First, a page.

Why I’m Proud That My Daughter Got “Silent Lunch”
For a 12-year-old extrovert, the highest form of punishment possible in middle school isn’t detention or extra homework—it is silent lunch.
Silent lunch is the punishment many teachers and administrators use to wield their power and influence over the hundreds of kids they are responsible for corralling and educating on a daily basis. When a student misbehaves—zap! “Silent lunch.” When a student runs in the hallway—zap! “Silent lunch.”
So what happens when a student is the victim of abuse, bullying, or harassment during class and stands up for him/herself? Why, silent lunch, of course.
Wait, what? Silent lunch for standing up to a harasser? Yes, unfortunately that’s what happened to my daughter.
The seventh-grade boys have decided that it’s fun or funny or whatever to wink incessantly at the girls. In the hallway, during class, during lunch, all the time. And my daughter is over it. It makes her uncomfortable. She thinks it’s weird. So when a boy “silently” winked at her during class, she mouthed, “Stop it. That’s weird.” And guess what? The silent, winking perpetrator will be chatting away over lunch with his buddies today, while my daughter, the harassment stopper, will sit silently by herself. Zap! “Silent lunch.”
As the teacher called out her punishment in front of her peers, her eyes welled up with tears. When she told me last night about her punishment, her eyes welled up again.
So imagine the look of surprise on her face when I told her I was proud of her and that I supported her decision 100%.
So why am I proud of my daughter for getting silent lunch?
Abusers pick the most opportune times to abuse (when teachers aren’t looking or when no talking is allowed). Harassers like to watch their victims squirm (how many times can I wink at her before she explodes?). A seventh-grade winker can easily turn into a tenth-grade boob grabber, who can easily turn into a collegiate sexual assaulter because no one is stopping them. Well, my daughter just stopped one and I’m proud of her for that.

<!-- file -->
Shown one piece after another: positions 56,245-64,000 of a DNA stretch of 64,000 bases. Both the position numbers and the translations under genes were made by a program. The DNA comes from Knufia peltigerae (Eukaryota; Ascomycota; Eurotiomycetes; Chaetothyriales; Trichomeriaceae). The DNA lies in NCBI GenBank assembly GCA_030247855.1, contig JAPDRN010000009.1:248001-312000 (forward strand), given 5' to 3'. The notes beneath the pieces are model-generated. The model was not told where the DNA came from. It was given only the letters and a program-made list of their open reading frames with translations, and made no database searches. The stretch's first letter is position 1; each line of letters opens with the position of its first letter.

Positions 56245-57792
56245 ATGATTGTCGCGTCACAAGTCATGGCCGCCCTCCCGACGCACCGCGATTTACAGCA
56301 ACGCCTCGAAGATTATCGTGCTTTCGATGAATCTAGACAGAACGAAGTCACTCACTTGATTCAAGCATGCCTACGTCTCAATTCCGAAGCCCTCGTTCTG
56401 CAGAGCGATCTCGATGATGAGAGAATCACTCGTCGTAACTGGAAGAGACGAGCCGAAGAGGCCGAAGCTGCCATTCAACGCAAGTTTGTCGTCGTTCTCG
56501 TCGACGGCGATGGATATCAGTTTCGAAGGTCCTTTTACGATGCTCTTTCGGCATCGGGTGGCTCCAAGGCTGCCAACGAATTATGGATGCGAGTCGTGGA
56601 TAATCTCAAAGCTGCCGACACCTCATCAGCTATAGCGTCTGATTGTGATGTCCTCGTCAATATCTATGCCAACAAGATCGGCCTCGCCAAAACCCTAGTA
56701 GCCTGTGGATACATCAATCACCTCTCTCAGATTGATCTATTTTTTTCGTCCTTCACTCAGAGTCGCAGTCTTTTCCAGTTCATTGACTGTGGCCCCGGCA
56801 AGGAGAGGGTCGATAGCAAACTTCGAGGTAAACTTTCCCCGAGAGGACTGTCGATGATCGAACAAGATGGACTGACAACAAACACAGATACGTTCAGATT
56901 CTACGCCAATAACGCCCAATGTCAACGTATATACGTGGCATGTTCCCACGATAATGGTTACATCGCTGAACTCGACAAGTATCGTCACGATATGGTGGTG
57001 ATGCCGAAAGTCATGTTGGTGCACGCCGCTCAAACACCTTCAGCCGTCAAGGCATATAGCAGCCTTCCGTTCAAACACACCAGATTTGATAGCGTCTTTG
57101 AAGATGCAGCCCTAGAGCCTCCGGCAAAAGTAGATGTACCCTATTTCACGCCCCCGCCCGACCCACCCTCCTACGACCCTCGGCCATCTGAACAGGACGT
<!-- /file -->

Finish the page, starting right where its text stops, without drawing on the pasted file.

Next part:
Victims, on the other hand, are taught in seventh grade, if not earlier, that standing up for yourself could result in punishment. They are asked to ignore the abuse and overlook the harassment. They are told that their reactions to the abuse are petty or hyper-sensitive.
Justifiers will claim that the boys are just playing, having fun, or being boys. Justifiers will say that the teacher has rules, and my daughter broke those rules. Yes, yes she did. But what’s more punishable? Sexually harassing a peer or telling the harasser to stop? Were she given a fair trial by the teacher, I think the teacher would have changed the punishment, but since punishments are handed down in schools without the possibility of explanation, my daughter will enjoy the peace and tranquility of her silent lunch.
When she’s 30 years old and gets winked at by her boss in a boardroom, I hope she remembers this day and speaks up for herself. It might cost her a promotion, but at least she’s protecting herself.
Maybe teachers, administrators, and other parents don’t see this situation the way I do. But as a 41-year-old, I’ve been on the receiving end of many of the same (and worse) behaviors. And no one taught me what to do. No one supported me or stood by my side. I want my daughter to know that I will always have her back, especially when she is crusading to put an end to harassment. I’m proud of my daughter for getting silent lunch.